I'm new to DM (and I'm in the Warder's Guild), but I kind of know what you mean. I finished everything when it came out late January 2013, two or three weeks before the end of an important part of my life, when I was accepted into the University of Edinburgh for a Masters degree 15 February 2013. As you well know (I'm still processing all you've written--nice to meet you!), I haven't left it since then.
I started reading the WoT when I was 13-14, and once I finished the WoT (at 25), I felt I couldn't go back. I never met RJ, but my Latin teacher 8th grade was one of his former secretaries, his niece was two grades above me in our high school drama club, and one of my classmates at boarding school my high school senior year was one of his nearby neighbors. But I was about to leave my former life and go to Scotland. Sure, the WoT had defined high school and the moments I read the KoD during the lousy months of my Katrina exile that senior year were some of my happiest, but that was that. I would be an adult, now, I wouldn't talk about it anymore, and I didn't want to think about it. When I learned about DM (looooooooooooooooong before I reread--or listened to--the series), I didn't join, despite the fact we're all in love with it. Sure, I might make friends if I joined, but the WoT was over--so why prolong the agony? I only decided to join DM when I was halfway though the series last year--I think it was while I was reading a CoT (or thereabouts), and I only started talking to everyone when I was listening to a GS.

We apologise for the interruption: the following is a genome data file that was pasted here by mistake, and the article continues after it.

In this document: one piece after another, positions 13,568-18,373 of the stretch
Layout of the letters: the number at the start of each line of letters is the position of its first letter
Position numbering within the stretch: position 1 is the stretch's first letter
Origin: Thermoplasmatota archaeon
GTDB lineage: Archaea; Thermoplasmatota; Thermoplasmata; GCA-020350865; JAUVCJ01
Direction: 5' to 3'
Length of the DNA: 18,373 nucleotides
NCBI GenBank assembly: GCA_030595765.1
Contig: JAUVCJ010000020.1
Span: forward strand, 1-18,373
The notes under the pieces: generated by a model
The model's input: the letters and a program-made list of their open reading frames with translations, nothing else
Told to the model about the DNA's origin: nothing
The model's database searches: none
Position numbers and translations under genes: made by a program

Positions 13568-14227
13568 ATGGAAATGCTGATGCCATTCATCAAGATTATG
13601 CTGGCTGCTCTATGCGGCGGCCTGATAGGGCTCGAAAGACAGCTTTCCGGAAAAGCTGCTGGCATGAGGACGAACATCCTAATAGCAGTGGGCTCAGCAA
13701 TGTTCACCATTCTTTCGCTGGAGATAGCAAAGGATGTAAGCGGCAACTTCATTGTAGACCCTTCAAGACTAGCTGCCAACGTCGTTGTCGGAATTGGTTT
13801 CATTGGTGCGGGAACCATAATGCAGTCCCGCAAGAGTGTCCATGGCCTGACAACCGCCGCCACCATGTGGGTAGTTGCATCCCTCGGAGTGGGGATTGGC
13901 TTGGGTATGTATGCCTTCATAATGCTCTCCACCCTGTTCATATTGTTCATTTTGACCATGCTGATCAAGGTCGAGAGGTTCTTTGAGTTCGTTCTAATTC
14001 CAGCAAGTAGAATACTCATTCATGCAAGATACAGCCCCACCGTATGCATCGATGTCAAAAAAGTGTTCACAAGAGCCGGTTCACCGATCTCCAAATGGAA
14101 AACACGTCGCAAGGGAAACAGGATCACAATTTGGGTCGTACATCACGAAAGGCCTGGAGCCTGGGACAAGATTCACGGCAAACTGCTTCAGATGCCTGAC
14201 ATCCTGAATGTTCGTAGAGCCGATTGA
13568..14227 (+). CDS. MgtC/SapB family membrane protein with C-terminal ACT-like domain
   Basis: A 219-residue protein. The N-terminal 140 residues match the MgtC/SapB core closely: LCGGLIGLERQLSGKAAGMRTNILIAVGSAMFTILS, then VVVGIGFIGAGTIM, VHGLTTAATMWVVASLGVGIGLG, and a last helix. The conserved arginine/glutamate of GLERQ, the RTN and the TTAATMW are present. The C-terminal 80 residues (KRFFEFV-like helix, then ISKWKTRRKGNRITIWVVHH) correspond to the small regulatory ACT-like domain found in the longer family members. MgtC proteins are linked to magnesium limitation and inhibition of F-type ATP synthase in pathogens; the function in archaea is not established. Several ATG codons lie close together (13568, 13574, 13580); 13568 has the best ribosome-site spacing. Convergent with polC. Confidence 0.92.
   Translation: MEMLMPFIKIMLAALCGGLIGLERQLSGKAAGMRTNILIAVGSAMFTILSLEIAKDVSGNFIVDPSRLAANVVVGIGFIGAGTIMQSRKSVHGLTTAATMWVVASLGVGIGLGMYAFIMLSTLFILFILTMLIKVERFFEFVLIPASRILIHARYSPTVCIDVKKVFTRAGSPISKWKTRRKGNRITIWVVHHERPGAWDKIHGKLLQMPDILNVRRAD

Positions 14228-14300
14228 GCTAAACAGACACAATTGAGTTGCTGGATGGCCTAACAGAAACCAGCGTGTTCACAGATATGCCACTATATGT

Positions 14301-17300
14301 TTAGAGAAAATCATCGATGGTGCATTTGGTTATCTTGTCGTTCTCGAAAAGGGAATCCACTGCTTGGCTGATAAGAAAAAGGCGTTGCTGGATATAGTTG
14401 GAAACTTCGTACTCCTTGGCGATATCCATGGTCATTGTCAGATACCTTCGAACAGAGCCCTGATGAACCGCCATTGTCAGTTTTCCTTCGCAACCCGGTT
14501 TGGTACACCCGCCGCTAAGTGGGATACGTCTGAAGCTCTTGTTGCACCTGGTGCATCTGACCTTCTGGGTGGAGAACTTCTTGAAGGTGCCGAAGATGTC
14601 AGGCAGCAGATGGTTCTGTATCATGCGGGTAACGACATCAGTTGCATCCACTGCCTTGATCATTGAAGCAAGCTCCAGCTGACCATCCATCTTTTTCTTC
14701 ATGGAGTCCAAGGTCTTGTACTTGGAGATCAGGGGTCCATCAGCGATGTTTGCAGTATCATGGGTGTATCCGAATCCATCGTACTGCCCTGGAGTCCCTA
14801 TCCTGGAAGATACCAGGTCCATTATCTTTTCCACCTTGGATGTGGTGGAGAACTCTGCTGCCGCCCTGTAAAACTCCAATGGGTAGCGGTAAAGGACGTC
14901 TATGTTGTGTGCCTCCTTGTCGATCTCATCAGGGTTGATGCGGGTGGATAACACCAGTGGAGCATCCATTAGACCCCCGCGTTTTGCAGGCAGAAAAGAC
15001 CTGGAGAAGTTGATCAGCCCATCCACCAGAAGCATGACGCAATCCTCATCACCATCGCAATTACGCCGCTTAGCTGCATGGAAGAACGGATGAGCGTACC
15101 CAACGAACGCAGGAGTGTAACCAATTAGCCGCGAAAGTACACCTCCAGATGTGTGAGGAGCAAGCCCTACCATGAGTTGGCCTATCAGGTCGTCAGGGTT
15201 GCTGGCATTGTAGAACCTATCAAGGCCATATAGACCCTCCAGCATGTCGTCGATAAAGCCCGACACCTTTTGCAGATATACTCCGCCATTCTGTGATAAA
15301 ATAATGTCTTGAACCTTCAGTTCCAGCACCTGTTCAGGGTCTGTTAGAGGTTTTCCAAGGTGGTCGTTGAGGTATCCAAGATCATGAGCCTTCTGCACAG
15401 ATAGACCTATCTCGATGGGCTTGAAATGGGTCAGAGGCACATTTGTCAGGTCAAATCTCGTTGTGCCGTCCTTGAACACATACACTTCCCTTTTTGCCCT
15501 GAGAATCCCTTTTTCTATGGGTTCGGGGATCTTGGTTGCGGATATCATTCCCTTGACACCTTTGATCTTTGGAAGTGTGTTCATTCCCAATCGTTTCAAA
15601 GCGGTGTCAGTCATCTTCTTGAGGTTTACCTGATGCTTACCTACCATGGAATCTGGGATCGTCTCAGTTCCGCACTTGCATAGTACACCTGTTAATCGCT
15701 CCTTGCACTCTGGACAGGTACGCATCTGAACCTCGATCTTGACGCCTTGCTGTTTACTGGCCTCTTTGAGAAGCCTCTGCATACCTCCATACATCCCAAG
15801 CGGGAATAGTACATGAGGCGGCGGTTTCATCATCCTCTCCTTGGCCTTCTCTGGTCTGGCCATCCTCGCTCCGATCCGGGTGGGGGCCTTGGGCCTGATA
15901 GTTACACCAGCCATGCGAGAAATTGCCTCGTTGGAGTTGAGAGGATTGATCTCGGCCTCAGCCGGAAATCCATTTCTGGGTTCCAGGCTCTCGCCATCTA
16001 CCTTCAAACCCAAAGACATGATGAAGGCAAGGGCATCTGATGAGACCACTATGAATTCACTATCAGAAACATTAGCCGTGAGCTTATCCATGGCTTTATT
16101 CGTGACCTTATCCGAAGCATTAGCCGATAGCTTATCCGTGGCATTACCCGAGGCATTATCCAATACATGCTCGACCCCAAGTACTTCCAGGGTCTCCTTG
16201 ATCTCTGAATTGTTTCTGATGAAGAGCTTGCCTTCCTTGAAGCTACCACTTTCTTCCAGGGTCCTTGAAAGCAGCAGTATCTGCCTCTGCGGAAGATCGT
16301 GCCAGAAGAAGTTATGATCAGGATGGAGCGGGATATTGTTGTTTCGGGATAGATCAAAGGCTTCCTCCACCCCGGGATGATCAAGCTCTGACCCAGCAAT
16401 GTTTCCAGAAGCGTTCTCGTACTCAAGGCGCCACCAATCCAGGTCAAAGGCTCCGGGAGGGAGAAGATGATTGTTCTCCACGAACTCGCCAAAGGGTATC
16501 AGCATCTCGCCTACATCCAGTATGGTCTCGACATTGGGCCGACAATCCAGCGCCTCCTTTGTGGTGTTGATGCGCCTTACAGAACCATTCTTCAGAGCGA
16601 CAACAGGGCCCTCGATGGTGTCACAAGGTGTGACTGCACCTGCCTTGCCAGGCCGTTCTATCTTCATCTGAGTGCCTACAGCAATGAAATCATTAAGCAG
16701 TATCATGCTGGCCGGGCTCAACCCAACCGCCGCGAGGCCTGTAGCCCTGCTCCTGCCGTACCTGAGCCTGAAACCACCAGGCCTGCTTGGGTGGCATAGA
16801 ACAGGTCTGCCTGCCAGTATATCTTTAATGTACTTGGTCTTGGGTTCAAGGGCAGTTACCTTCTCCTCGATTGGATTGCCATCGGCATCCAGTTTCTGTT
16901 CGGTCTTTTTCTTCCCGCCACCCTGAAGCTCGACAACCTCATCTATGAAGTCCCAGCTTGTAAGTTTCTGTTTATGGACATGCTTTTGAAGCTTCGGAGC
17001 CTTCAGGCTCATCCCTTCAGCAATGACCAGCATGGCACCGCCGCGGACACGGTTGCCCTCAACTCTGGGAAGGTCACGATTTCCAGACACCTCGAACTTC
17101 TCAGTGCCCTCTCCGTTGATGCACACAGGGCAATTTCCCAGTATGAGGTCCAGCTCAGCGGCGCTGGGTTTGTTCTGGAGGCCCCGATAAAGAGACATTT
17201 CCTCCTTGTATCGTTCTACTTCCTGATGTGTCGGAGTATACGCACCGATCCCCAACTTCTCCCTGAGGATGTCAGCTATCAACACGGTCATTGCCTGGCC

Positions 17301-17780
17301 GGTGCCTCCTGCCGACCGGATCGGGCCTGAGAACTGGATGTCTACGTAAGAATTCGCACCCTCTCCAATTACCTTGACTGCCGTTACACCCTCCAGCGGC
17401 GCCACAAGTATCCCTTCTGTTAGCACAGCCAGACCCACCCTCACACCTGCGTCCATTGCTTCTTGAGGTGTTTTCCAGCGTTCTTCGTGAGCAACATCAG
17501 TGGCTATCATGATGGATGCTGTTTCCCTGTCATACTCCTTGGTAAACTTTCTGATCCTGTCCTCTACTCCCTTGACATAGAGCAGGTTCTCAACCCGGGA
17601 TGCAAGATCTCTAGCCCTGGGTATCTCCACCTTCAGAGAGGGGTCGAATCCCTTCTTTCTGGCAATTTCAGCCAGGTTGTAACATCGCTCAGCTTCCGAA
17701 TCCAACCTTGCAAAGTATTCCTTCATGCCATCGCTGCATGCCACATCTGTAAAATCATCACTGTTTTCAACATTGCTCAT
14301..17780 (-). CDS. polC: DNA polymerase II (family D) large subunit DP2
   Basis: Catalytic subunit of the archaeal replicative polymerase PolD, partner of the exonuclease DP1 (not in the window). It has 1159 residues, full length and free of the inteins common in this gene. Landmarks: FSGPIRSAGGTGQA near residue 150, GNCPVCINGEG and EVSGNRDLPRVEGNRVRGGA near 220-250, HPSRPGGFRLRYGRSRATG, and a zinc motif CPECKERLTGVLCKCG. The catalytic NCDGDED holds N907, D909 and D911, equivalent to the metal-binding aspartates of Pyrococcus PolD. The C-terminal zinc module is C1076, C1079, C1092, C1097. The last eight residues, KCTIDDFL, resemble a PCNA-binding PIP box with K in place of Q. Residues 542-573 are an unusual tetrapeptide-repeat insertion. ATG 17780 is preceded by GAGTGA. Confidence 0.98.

In the years after I finished--from January 2013 through December 2017--I would occasionally think of a saying or read something I had written years before and, when looking up the reference, find out that it was a WoT saying or that I had been quoting something in the series! (Sometimes I found this out because of DM). It could sometimes be weird how much the WoT had been ingrained--I even forgot that Jak o' the Shadows was a WoT poem for some time! But finally, the wife of one of my closest friends revealed she was a WoT fan and had decided to re-listen to the series. (She's a seamstress, so she doesn't read, but listens to EVERYTHING). When she learned I too was a fan, she tried hard and then eventually convinced me to listen to it instead and when I did, I realised I had forgotten quite a few details, if I remembered the general story and I'd swallowed every trope. Occasionally, it was like jolts would come in as I listened--"So that's where that saying comes from" or "that's why I think that!"
Ending it had helped me define a chapter of my life, sure, from adolescence until my journey to Scotland. But it turned out that the WoT was even more important to me than I thought it was--it had been a foundation stone for me. It had helped me define life itself! What would Mat say if he were me? It's as important to me now as it was ever, and so I'm as part of the WoT's story as much as anyone else.
I hope all I've written makes sense. But--don't worry. Finishing it is difficult. And finishing it might be part of the end of your chapter. I know I thought I was lost for several months/years afterwards. But the story and its value will never end.
Dragonmount.com is a fan-maintained website dedicated to Robert Jordan's Wheel of Time fantasy series. It is an online community of people from all over the world who have come here to experience the series to the fullest.